Other Indo-European languages do not necessarily handle these things the same way. For example, in Spanish, you use different prepositions, "a" and "de", and "de" which corresponds to the genitive in Latin, is (I think only) used in the "subjective" sense. Interestingly though, the other preposition you use changes based on the word being used. So for instance, you would have "miedo a las serpientes" = fear of snakes, but you would have "amor por las serpientes" = love of snakes, and "miedo/amor de las serpientes" = the snakes' fear / love (i.e. the snakes are feeling these emotions.)

Russian does something similar, i.e. you have "страх перед змеями"="fear of snakes", here "перед" is a preposition that often translates as "in front of", which makes sense, i.e. you feel fear when you are in front of a snake, whereas you have "любовь к змеям" = "love of snakes". Russian has cases, and interestingly, neither of these constructions take the genitive case, but rather, the instrumental, a case that doesn't really correspond to any case in Latin or Greek, one that tends to be used for a means that brings about some sort of result. In Russian, however, you can also use the genitive case. My Russian is clumsy so maybe a native speaker could step in and explain this but I'm pretty sure that Russian does have some constructions with the genitive that are at least somewhat ambiguous similarly to how English can be with the word "of", and how ancient Greek and Latin can be with the genitive.

What this is getting at, is that this stuff is incredibly idiomatic, and not necessarily handled the same way in languages of the same language family.

There aren't really any techniques to distinguish between these two uses in the cases that they're grammatically ambiguous. In this case, you really need to look at context, and there are, unfortunately, cases where the context is ambiguous. And in these cases, these phrases can amount to bad communication! Remember when reading ancient texts like ones in Greek or Latin that those authors were human just like us, and sometimes made poor word choice leading to ambiguity, just the same way we do! Other times, though, especially in poetry or rhetorical language in speeches, they might deliberately use ambiguity as a literary device. I'd be curious if someone can come up with an example of genitive being used ambiguously as an intentional literary device...I bet such examples exist!


Fisherman vs. fishmonger

The fisherman is so named because he engages in the act (verb) of fishing - Subjective genitive. The subject of 'fishing' generates the title.

The fishmonger is one who sells fish (noun) - Objective genitive. The object 'fish' generates the title.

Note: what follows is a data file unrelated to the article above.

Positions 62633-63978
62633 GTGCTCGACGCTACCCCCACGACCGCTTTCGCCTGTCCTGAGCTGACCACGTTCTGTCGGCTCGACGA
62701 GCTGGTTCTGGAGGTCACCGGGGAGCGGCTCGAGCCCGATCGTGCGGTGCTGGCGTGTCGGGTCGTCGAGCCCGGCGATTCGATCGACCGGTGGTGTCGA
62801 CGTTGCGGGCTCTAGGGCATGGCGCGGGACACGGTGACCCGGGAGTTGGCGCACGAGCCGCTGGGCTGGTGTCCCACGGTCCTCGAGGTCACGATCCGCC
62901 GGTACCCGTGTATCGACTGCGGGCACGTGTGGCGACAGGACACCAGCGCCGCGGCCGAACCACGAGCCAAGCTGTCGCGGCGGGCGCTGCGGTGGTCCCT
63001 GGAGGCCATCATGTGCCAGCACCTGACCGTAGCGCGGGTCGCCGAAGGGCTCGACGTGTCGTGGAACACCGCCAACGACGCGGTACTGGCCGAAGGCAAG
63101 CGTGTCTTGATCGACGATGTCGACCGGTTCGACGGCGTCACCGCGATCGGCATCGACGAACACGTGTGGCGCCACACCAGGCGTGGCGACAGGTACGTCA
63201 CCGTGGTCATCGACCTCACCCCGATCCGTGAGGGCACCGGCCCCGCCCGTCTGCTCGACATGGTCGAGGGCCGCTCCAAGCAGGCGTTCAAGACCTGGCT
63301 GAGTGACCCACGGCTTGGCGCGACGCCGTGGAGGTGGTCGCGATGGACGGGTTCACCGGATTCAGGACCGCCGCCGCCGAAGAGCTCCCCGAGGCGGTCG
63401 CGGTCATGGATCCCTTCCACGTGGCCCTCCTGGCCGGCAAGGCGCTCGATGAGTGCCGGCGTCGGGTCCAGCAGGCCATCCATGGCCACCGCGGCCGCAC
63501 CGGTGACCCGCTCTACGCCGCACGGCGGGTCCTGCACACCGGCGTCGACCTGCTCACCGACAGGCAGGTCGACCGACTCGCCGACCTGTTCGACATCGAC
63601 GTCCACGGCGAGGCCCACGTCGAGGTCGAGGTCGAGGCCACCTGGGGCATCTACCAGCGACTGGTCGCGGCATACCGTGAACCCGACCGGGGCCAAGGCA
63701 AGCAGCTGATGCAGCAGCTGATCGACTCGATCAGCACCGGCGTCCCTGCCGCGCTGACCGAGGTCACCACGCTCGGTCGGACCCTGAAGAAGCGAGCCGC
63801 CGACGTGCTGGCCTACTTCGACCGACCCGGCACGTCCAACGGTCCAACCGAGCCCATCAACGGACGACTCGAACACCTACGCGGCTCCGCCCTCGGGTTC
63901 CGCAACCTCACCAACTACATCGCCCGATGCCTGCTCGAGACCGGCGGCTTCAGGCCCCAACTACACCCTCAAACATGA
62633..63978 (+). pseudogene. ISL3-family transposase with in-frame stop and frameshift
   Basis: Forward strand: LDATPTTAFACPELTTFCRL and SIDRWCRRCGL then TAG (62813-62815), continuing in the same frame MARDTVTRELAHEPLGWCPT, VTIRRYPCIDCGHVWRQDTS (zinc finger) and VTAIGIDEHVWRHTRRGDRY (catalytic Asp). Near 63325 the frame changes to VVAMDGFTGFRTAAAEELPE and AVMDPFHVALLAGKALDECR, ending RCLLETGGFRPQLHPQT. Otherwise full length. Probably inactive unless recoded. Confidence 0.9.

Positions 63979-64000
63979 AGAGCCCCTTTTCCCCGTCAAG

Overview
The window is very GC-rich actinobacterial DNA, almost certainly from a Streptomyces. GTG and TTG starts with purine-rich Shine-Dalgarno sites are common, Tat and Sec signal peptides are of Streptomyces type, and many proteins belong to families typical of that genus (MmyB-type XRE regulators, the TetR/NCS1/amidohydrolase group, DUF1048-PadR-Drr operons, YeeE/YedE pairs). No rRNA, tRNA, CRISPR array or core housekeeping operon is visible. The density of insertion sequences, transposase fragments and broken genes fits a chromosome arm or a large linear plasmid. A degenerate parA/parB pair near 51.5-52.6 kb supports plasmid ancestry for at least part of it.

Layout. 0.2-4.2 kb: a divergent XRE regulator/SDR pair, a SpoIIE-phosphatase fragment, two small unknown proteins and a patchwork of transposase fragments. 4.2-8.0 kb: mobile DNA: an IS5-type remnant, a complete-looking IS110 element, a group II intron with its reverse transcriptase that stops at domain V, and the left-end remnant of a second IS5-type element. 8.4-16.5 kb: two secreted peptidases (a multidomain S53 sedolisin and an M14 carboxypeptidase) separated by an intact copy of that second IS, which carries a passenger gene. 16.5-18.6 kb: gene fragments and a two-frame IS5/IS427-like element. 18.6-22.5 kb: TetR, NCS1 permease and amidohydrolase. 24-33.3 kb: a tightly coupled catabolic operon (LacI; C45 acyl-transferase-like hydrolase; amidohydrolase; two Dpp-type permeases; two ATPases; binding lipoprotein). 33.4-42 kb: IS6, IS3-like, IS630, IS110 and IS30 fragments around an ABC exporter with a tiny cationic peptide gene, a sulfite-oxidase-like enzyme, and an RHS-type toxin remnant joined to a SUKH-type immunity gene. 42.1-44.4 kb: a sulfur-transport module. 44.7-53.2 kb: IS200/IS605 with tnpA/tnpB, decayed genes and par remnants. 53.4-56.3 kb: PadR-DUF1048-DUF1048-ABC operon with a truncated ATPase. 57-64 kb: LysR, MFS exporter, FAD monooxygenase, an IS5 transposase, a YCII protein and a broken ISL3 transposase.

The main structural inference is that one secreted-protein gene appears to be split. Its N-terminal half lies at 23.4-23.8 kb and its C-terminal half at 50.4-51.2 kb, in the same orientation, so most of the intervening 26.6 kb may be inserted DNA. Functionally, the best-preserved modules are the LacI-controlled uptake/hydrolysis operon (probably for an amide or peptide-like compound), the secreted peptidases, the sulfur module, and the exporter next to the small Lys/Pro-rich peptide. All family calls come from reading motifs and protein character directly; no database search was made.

• 1
    Is there really a genitive here, though?
    – Draconis
    Commented Nov 10, 2020 at 17:13
  • How about the fisherman's fishing experience vs. the fishmonger's knife? (I just encountered this concept today. Trying to understand it.) Now I get your example as it has apostrophe S.
    – Harry Karp
    Commented Nov 10, 2020 at 20:00
  • 1
    The idea behind the subjective and objective genitive is, when you turn a verb into a noun, and join another noun to it in the genitive, sometimes the second noun represents the subject of the original verb, and sometimes the object. For example, "God loves them" → "the love of God", but "they fear God" → "the fear of God". It's not something that comes up a lot in English (we turn nouns into verbs more often than verbs into nouns), but mattered a lot to grammarians describing classical languages.
    – Draconis
    Commented Nov 10, 2020 at 20:16
  • 1
    Right. One of the ways we get around that in English is to use both genitive formulations -- the apostrophe S and of -- together. So God's love of man is unambiguous, and so is its reverse. Using only of always selects the absolutive NP -- intransitive subject or transitive object. So, the shooting of the hunters is ambiguous; it could mean they got shot or they did the shooting. But Bill's shooting of the hunters is not ambiguous. That's because shoot can be either transitive or intransitive, and that's a feature that crops up with this construction often.
    – jlawler
    Commented Dec 8, 2021 at 16:53

A good example from Giorgio Agamben, analysing the Greek phrase "the use of the body" (tou somatos chresis) in Aristotle's discussion of slavery.

chresis is a verbal noun, derived from the verb "to use".

Agamben interprets this phrase as ambiguous between the objective and subjective genitive.

  1. Interpreted as an objective genitive, this would mean "the manner in which (or just the fact that) the body [object] is used by a subject [the master, the soul]"
  2. As a subjective genitive, this would imply the body as subject: the body uses itself, or is in use.

Giorgio Agamben, The Use of Bodies (Stanford CA: Stanford University Press, 2015).